I own one of these as well as a 27" Dell 1440p IPS panel, and I prefer this one for gaming. 120hz with 2D lightboost has 0 ghosting. Sure the color is crap compared to the IPS, but what good is color when it looks like 24fps movie blur in games? Quoted from my girlfriend, who can't tell the difference between 1080p and 720p movies, within 5 minutes of me setting up the monitor ; "That's really smooth."

    I would prefer the best of both worlds, but I don't think current graphics cards are quite up to the task. (At least not for less than a $2500 machine) Current IPS panels out there can pull the hz, but can't match the response times just yet.

    Add in the fact that the industry will be pushing for 4k soon, and you can kiss 120hz goodbye for a while.
  • slomo4sho
    318189 said:
    Great monitor for gaming. I use 2x GTX Titans with it.

    Titans in crossfire for 1080P? 780s or even 770s in SLI make much more sense...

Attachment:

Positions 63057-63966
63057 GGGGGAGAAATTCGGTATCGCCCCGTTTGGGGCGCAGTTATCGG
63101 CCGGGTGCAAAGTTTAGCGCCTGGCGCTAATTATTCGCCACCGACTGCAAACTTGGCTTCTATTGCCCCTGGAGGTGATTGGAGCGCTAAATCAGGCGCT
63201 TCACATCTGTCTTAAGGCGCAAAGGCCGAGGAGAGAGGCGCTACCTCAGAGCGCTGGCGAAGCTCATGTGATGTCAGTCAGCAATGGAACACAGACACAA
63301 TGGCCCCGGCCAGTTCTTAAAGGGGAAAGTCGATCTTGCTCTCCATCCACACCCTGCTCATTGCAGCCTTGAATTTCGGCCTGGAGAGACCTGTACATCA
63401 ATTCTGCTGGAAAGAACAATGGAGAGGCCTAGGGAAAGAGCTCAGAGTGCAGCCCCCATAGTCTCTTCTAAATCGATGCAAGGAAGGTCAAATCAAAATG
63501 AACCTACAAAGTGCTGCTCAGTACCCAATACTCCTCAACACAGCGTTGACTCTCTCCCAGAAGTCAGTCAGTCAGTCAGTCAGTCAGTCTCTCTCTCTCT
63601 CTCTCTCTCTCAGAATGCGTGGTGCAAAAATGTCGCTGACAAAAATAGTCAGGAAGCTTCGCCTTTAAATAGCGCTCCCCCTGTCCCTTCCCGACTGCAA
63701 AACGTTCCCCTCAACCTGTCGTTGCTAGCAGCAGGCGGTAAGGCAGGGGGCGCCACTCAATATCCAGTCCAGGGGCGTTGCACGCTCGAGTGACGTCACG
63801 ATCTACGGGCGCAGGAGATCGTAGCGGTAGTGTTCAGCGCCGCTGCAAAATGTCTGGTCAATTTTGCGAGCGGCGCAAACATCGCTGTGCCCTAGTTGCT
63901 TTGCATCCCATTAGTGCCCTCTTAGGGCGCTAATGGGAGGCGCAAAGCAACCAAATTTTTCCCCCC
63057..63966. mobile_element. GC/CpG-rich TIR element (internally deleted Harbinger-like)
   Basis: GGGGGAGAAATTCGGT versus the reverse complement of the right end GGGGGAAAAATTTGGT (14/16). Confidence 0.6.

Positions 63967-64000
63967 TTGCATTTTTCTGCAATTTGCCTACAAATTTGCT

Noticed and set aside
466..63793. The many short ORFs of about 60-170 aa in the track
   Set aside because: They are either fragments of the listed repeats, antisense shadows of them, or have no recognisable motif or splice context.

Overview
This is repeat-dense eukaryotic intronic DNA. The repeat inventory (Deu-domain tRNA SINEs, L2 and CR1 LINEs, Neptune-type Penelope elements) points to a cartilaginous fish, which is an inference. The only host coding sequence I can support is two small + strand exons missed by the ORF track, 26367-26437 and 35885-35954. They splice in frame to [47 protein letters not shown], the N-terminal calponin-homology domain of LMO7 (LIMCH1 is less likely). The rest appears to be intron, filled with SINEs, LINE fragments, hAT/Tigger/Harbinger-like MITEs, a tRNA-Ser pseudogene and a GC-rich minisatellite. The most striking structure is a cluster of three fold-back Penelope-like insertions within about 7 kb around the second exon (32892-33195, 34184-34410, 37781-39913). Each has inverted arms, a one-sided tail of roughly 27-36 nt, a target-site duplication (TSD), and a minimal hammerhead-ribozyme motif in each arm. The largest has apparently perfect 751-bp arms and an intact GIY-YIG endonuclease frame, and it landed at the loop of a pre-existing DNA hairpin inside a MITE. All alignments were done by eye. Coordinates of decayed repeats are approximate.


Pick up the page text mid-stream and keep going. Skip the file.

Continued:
A fool and his money are soon departed...
  • Fokissed
    374745 said:
    If I understand things correctly, if your monitor updates faster than the frame rate pumped out by your graphics card, you don't have screen tearing anymore, and therefore no longer need vsync?

    You'll still get tearing without vsync, you can calculate your tears per frame by dividing your FPS by refresh rate.

    At < 1, the tears are hard to notice, since the tears aren't every frame, and they usually aren't in the same spot.

    When the fps=refresh rate, the tears will happen in the same spot every frame, becoming very noticable.

    When your fps is much higher than refresh rate, such as 200fps on a 60hz monitor, there will be 3 or 4 tears per frame.
  • Steveymoo
    For those pooh-poohing this screen, comparing it to an IPS panel. I'm afraid you're missing the point! Until you have played an FPS game on one of these screens attached to a kick-ass gaming rig, you will not understand just how fantastic the experience of silky smooth, instantly responding motion is. I would take one of these for gaming over an IPS panel in a heartbeat. If you're into film and photography however, IPS is for you.
  • master9716
    the ones with Lightboost work like Crts if you know how to enable lightboost on 2d games , frame is to big though , waiting for next version of the 27s